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'Happy Christmas' Movie Review

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Happy Christmas


How you feel about indie films like ‘Happy Christmas’ has a lot to do with what you expect out of them. Joe Swanberg comes out of a filmmaking style known as “mumblecore.” It’s basically low-budget filmmaking where the actors improvise the dialogue. Swanberg is one of the most prolific filmmakers working today. He writes, directs and acts in his own films. He makes them fast, cheap and churns out roughly three films a year. Some are hit or miss but like last year’s ‘Drinking Buddies,’ his latest dramedy ‘Happy Christmas’ is caustically funny. It’s appealing due to the way Swanberg naturally shows a slice of life in his films. It also doesn’t hurt to be friends with Anna Kendrick who gets a chance to show off her naughty side.

Swanberg plays Jeff, a reasonably successful filmmaker who lives in Chicago with his wife Kelly (Melanie Lynskey). By the way, Lynskey is terrific as the stay-at-home mom. She puts her writing career on hold to take care of their toddler Jude (Swanberg’s real-life son). Let me say one thing about Jude. He steals every scene. I’ve never seen a baby give a better performance on film. The Cheerios scene is hilarious. Instead of eating one at a time like most toddlers do, he crams fistfuls in his mouth. Most kids are annoyingly precocious on film but little Jude has a style all his own. He is definitely one of the highlights of the film.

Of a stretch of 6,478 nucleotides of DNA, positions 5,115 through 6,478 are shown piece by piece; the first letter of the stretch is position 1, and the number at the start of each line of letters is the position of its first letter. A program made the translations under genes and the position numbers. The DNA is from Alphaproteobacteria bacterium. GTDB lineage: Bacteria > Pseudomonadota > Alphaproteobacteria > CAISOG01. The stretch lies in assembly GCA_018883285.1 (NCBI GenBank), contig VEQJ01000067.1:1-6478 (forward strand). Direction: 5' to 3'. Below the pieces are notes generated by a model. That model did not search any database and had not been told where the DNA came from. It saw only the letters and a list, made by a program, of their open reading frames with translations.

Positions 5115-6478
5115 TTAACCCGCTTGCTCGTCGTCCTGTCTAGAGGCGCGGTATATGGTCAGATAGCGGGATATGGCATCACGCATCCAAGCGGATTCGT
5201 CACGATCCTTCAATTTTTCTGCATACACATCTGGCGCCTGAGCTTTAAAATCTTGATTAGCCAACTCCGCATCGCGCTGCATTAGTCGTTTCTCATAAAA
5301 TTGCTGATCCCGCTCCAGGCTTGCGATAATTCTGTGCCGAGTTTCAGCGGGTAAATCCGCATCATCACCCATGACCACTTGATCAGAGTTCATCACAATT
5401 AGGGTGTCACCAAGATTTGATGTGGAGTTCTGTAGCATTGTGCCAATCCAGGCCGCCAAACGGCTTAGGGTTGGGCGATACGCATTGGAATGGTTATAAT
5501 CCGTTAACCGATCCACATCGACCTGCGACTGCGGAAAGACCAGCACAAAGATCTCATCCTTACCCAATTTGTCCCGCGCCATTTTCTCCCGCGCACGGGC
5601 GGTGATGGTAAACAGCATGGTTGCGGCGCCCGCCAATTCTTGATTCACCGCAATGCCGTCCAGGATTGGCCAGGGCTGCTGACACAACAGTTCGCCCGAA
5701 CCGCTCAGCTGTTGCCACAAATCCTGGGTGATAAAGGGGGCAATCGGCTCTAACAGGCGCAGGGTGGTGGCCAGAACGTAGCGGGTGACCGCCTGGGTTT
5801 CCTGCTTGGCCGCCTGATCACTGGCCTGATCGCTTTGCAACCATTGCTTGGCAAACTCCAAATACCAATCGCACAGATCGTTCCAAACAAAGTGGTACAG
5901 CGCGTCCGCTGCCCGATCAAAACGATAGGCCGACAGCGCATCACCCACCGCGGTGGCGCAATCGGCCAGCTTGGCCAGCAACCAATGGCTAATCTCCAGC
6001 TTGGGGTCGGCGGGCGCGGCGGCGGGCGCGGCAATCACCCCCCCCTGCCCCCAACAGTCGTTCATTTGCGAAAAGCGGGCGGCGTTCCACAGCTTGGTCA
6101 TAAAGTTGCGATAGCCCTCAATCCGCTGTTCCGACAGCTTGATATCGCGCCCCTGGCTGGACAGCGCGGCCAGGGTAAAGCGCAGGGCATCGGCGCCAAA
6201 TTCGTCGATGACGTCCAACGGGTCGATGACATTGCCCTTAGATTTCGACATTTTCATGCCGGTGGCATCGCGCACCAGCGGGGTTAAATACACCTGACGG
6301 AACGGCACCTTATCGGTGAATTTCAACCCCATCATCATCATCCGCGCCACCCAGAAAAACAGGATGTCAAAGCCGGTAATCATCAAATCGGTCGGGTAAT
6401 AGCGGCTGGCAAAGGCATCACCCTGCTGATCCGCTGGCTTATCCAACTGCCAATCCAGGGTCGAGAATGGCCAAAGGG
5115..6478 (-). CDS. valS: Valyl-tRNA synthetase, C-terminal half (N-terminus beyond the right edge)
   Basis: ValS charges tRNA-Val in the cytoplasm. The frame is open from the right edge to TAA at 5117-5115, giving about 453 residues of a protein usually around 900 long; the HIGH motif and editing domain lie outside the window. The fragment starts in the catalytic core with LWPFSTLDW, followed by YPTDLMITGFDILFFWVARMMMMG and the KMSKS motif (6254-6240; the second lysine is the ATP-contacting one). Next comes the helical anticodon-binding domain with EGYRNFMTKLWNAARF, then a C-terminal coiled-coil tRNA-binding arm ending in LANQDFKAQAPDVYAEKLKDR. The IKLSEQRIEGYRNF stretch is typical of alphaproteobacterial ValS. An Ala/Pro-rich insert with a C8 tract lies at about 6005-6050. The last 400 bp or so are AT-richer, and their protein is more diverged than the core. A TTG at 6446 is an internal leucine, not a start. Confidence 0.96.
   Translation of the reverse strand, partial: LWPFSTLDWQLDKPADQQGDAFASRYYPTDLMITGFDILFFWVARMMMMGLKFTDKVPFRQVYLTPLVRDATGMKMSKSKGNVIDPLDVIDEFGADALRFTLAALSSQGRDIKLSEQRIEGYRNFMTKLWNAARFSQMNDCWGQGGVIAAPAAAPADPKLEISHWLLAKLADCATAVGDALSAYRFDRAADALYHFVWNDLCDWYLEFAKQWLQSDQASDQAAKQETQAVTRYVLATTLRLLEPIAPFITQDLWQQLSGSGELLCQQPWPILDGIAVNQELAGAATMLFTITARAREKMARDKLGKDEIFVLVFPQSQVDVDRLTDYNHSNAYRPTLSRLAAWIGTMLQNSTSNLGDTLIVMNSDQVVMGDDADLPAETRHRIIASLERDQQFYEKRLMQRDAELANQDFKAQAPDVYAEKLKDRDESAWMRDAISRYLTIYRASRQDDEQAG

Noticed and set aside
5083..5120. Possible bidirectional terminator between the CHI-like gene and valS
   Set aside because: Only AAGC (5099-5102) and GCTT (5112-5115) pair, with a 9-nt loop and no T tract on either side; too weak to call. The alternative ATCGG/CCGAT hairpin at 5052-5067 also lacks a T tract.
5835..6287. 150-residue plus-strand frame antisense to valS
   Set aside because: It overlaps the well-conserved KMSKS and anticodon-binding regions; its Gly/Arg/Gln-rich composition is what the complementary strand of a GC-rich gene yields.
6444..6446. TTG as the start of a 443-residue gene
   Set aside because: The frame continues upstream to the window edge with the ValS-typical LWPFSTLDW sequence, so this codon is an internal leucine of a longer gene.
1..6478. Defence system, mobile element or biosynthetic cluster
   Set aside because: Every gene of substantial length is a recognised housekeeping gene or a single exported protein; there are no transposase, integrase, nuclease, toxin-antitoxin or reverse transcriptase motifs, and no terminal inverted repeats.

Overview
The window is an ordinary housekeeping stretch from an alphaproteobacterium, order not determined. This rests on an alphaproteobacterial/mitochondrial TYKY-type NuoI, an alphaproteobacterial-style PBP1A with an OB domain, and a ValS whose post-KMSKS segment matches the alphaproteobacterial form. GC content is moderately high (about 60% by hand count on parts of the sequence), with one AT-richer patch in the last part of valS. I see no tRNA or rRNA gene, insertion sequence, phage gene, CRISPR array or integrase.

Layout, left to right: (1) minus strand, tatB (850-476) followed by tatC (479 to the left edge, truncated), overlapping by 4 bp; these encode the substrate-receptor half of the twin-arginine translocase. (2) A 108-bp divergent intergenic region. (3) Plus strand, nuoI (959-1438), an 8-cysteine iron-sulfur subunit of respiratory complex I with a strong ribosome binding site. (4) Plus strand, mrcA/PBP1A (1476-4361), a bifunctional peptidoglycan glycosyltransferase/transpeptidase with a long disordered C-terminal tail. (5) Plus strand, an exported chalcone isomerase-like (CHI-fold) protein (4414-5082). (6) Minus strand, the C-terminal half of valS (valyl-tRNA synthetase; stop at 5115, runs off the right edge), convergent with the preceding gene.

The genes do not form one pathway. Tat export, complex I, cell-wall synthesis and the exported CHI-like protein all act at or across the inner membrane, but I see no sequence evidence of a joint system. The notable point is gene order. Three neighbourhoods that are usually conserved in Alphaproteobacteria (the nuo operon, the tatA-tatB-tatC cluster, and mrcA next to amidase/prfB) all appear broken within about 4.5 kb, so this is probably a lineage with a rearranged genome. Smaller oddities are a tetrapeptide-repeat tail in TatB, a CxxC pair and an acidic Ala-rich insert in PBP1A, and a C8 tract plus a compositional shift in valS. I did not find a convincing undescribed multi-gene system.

The story centers on Jeff’s sister Jenny (Anna Kendrick) who moves in after a nasty break up. It’s a cool residence in Chicago that was filmed in Swanberg’s actual house. When he gives her a tour, he shows her a renovated basement with tiki-themed décor including a well-stocked bar. Right after dinner, Jenny meets up with her old friend Carson (Lena Dunham). They go to a house party where Jenny passes out from too much drinking and smoking dope. If you’re expecting a squeaky-clean Anna Kendrick from films like ‘Pitch Perfect,’ this character is a polar opposite. Kendrick plays a messy trainwreck. Even though Jenny is 27-years-old, she’s not ready to grow up yet. It’s one of the themes of the movie that some women her age are just not ready to “have it all.”

The weakest link of the film is Dunham. It’s an annoying performance. When she helps Jenny babysit Jude, you sort of cringe. She seems so uncomfortable around the child. Luckily, she’s not in too many scenes but she does show up when Jenny and Kelly brainstorm ideas for a ‘Fifty Shades of Grey’ type erotic novel. The language gets pretty raunchy during this scene. Lynskey saves the moment with her warm personality. She conveys the struggles of balancing her responsibilities as a parent and her desire to reignite her writing career. Swanberg perfectly illustrates how young parents never realize how exhausting it is to bring up a toddler until they are thrust into the role of parenthood. The bonding between Jenny and Kelly feels real but it’s too bad Swanberg didn’t give this sister-in-law relationship more time to blossom.

‘Happy Christmas’ has an authentic feel to it thanks to Swanberg’s easygoing filmmaking style. The way his actors improvise dialogue gives it a genuine authenticity. His style of naturalistic storytelling reminds us that life just happens and is not scripted. The official trailer Check out Swanberg's other Sundance hit 'Drinking Buddies'